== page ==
The charismatic streets of Georgetown and the art of making tea.

The street art of Georgetown, Penang

Frothy white foam crashed onto the windows as we powered through the water. Rocking from side to side the ferry appeared to be swirling around inside a cappuccino. Looking out to the crashing waves made my stomach double flip, and then flip again. My eyes scanned the area looking for something stable to focus on, trying to keep the sea sickness buried deep. The words on the page of my book were jumping around as if they were on a trampoline; I managed to grab hold of a sentence, the same sentence I had read at least five times. I was left with no choice but to close my eyes and try and escape the formidable sea through sleep. I was just drifting away to stillness when the ferry pulled into the harbour at Georgetown on the island of Penang. It was time to set foot on terra firma again, to my extreme relief. I had successfully crossed the treacherous waters of the Straits of Malacca without releasing my breakfast on the floor of the ferry, or worse still on one of its other passengers.

Once stability on two feet had been restored we set off to walk the streets of Penang’s capital. From every angle I was greeted with Georgetown’s unique sense of character. From the street art created by the artist Ernest Zacharevic, to the ancient Chinese clan houses. Even the paint peeling off the buildings, creating a patchwork effect, gave this city a sense of charm that was intoxicating. Hours were spent wandering through the labyrinth streets of history restored to life through modern businesses. Old buildings now revamped into quirky hotels and restaurants. Chew Jetty, where immigrants from China settled in the middle of the nineteenth century, now a walkway of stalls selling everything from bags to mobile phone cases with images of the cities instantly recognisable 3D sculptures on them.

But, it was an afternoon spent in a tea house that really made my time in this city so special. I opened the door to an endless view of tea, in all different forms, and delicate Chinese tea sets. I stood in wonder, as a tea lover I was in my own little version of paradise.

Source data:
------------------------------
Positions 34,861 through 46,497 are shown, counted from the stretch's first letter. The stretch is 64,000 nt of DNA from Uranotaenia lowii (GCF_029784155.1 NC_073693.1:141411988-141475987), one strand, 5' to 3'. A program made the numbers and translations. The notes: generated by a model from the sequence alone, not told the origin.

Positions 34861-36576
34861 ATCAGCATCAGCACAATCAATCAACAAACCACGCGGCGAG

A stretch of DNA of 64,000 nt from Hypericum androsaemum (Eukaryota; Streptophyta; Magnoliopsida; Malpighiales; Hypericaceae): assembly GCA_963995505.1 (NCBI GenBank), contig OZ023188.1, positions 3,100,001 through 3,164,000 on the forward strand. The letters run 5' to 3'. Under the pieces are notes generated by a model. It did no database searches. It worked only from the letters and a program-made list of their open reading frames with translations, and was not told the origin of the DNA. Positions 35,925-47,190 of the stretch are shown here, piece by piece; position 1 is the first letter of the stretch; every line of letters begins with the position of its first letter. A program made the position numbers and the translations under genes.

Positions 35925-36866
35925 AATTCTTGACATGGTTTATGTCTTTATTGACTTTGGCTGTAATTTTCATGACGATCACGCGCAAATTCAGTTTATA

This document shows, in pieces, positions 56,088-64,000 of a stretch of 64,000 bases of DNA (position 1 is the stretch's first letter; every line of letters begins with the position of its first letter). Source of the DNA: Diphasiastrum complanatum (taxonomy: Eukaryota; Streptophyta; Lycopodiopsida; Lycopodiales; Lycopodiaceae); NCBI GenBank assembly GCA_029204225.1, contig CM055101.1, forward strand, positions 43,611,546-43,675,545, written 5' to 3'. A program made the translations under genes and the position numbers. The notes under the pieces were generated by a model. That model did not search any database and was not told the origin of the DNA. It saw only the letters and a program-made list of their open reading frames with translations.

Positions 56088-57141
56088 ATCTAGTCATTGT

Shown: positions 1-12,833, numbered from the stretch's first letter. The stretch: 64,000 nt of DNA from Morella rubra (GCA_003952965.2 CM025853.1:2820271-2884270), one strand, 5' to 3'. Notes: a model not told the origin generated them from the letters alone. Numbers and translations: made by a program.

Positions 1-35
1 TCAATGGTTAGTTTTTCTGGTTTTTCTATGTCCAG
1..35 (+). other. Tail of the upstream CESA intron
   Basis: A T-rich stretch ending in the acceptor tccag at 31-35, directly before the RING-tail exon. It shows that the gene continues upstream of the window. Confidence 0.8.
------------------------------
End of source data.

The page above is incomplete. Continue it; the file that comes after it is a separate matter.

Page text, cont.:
‘Welcome,’ a whisper from behind snapped me out of my trance.

The owner guided us to his small table in the middle of the store and proceeded to pour us an endless supply of the purest tea I have ever tasted, while educating us on the history of making tea in his hushed, melodic voice. I sat with my cup, which was the size of a new-born baby’s hand, sipping and nodding my head to every piece of knowledge he shared. I was no longer in a shop in the middle of a capital city. I was in ancient China, surrounded by fields of tea. Mountains loomed above me and eagles were soaring through the sky. The midday sun was beating down on the fishermen as they collected food for the village. And I, the apprentice of this old tea master, was learning the art of this ancient Chinese practice.

The jingle of the doorbell snapped me out of my daydream. I was transported back to the shop with a mind full of knowledge and a fondness in my heart for this gentle man who had gave us everything and expected nothing. I had gained a whole new level of respect for those green leaves that provide so much comfort and happiness throughout my days. So I left Penang, with all the knowledge my master taught me, and headed to the tea capital of Malaysia, the Cameron Highlands.




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